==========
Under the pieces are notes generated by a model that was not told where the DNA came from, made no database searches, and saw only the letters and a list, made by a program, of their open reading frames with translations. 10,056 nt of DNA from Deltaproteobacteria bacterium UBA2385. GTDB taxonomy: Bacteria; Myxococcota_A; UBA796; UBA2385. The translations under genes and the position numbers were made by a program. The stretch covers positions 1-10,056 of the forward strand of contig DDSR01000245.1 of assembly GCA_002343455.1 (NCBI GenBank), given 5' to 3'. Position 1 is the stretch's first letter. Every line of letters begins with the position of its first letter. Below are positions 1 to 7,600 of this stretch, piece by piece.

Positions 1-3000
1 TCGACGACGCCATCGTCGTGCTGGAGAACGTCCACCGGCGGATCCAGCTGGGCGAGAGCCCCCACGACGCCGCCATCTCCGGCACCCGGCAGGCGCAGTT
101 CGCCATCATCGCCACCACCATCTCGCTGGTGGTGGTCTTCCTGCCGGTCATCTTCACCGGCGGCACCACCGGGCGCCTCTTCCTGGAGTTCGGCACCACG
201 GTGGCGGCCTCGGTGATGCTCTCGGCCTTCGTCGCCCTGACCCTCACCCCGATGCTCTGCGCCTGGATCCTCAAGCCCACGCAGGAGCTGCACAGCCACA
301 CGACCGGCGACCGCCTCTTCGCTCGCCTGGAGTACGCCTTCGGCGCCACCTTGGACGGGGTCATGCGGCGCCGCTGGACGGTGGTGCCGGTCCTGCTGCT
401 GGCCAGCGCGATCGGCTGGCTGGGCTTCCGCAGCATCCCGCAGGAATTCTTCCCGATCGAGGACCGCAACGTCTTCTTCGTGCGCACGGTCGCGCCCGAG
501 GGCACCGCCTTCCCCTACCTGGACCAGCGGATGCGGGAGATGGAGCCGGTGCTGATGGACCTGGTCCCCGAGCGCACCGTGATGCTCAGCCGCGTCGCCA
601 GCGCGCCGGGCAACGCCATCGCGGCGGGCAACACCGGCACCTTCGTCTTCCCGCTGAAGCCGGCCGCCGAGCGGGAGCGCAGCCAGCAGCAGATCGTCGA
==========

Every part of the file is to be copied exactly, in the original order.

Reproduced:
Under the pieces are notes generated by a model that was not told where the DNA came from, made no database searches, and saw only the letters and a list, made by a program, of their open reading frames with translations. 10,056 nt of DNA from Deltaproteobacteria bacterium UBA2385. GTDB taxonomy: Bacteria; Myxococcota_A; UBA796; UBA2385. The translations under genes and the position numbers were made by a program. The stretch covers positions 1-10,056 of the forward strand of contig DDSR01000245.1 of assembly GCA_002343455.1 (NCBI GenBank), given 5' to 3'. Position 1 is the stretch's first letter. Every line of letters begins with the position of its first letter. Below are positions 1 to 7,600 of this stretch, piece by piece.

Positions 1-3000
1 TCGACGACGCCATCGTCGTGCTGGAGAACGTCCACCGGCGGATCCAGCTGGGCGAGAGCCCCCACGACGCCGCCATCTCCGGCACCCGGCAGGCGCAGTT
101 CGCCATCATCGCCACCACCATCTCGCTGGTGGTGGTCTTCCTGCCGGTCATCTTCACCGGCGGCACCACCGGGCGCCTCTTCCTGGAGTTCGGCACCACG
201 GTGGCGGCCTCGGTGATGCTCTCGGCCTTCGTCGCCCTGACCCTCACCCCGATGCTCTGCGCCTGGATCCTCAAGCCCACGCAGGAGCTGCACAGCCACA
301 CGACCGGCGACCGCCTCTTCGCTCGCCTGGAGTACGCCTTCGGCGCCACCTTGGACGGGGTCATGCGGCGCCGCTGGACGGTGGTGCCGGTCCTGCTGCT
401 GGCCAGCGCGATCGGCTGGCTGGGCTTCCGCAGCATCCCGCAGGAATTCTTCCCGATCGAGGACCGCAACGTCTTCTTCGTGCGCACGGTCGCGCCCGAG
501 GGCACCGCCTTCCCCTACCTGGACCAGCGGATGCGGGAGATGGAGCCGGTGCTGATGGACCTGGTCCCCGAGCGCACCGTGATGCTCAGCCGCGTCGCCA
601 GCGCGCCGGGCAACGCCATCGCGGCGGGCAACACCGGCACCTTCGTCTTCCCGCTGAAGCCGGCCGCCGAGCGGGAGCGCAGCCAGCAGCAGATCGTCGA